I missed the milestone: The reality of being a non-driver at 24 4 years ago

I missed the milestone: The reality of being a non-driver at 24

When it comes to major milestones in our lives, learning to drive is definitely up there.

Yes, the feeling of independence that comes with your own license is a sweet one.


Spending your weekends visiting friends and going on road trips. Always being able to run to the shops if you’re craving some munch. Late night cinema trips that keep you out till past midnight with the girls.

The luxuries many of us obtained with that pink piece of paper at the age of 18.

Well, so I imagine.

At 24, the only form of identification I carry is my passport, and while that may not sound like that big of a deal, it’s a real source of stress for me.


Growing up in rural Cork, with two brothers just a year and two years older than me, I often reaped the benefits of their hard work. The perfect example of this was their ability to drive.

Being the eager beavers they were, they were driving round fields with our grandfather before they were even teenagers. And as soon as they were legal, they booked their test and waited to enjoy that sweet, sweet independence.

I, on the other hand, was nervous of the road, didn’t flourish in confined spaces with my dad (the designated driving instructor in our family) and, I’ll admit it, just generally lazy.


Now, I’d like to clarify that I’ve given this whole driving thing the good college try. I did my theory test at 17 and was hesitantly placed in the driver seat of my dad’s ’87 Toyota Starlet in our local GAA pitch shortly after received my provisional in the post.

I could proudly say that I could make it into third gear after a few weeks.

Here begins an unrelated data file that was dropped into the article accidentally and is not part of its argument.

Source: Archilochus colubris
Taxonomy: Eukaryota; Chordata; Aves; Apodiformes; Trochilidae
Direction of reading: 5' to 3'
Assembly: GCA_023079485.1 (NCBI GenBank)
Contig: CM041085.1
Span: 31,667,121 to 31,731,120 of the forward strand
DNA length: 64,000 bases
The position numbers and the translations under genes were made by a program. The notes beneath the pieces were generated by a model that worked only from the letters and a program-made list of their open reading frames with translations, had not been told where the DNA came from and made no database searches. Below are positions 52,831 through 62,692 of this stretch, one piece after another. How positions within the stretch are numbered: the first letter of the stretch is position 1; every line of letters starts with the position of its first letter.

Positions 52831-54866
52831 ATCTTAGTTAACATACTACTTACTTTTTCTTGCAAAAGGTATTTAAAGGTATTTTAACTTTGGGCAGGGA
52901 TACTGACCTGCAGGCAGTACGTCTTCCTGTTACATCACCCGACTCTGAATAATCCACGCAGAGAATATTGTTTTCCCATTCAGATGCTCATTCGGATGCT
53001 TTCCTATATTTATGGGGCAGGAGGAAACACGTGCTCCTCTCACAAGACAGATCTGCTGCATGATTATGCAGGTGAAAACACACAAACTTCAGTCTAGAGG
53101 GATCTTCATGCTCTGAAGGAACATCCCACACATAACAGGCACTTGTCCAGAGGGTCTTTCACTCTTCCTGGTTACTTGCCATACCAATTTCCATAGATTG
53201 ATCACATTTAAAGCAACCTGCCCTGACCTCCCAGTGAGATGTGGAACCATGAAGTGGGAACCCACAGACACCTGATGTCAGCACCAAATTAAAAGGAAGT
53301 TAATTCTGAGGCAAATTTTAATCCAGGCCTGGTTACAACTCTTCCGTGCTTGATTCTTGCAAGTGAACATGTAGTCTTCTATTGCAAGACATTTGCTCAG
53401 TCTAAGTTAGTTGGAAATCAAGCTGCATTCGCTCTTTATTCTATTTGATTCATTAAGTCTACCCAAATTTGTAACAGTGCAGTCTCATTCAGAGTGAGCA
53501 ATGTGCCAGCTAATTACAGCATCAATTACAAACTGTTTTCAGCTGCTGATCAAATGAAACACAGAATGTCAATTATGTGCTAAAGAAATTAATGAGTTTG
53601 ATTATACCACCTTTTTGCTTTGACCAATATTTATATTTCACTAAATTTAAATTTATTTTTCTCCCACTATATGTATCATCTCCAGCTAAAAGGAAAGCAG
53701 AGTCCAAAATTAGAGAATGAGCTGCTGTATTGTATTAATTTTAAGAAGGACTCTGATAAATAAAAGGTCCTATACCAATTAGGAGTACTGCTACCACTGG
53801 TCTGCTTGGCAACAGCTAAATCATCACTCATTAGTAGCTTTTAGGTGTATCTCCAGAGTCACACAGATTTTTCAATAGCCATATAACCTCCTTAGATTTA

And then it all went to… well, it didn’t go well.

No crashes, no accidents, just sheer nerves – so I stopped.


I put it off and watched as many of my friends joined my brothers on the roads.

I missed that milestone, and now I sometimes feel like I'll never catch up.

Everyone tells me that I ‘just need to start’ - and while I appreciate the encouragement, that has to be the most pointless piece of advice I’ve ever received.

Some people tell me that I ‘still have time’ - as if I’m fighting a disease that will become terminal on my 25th birthday.


However, others reassure me that they are in the same boat, and much to the confusion of everyone else, they quite like it there.

Six years later, living in the capital, I rarely have to worry about my lack of a license. Relying on public transport, I enjoy the alternative form of independence that it offers me.

However, when I ever I do venture home to the glens of Cork, to a village with zero access the public transportation, the stress of feeling like I’ve missed that milestone sets in again.

Stuck 10 miles from the closest bus stop, it’s a constant reminder of a thing I have yet to achieve.

Are you getting a feel for my anxiety yet?

While I don’t have any immediate plans to get back into the driver seat, I do know it’s something I’lll eventually get round to.

Like doing a clearout of my overflowing wardrobe, or actually letting my computer do the upgrade it’s been begging me to do for over a month – I will get there.

At this point in my life, I'm allowed to make selfish decisions and focus on my own needs. And right now, I don’t need to drive. I’m OK.

Until I go home and have to ask my brothers for a spin, and we’re right back to square one.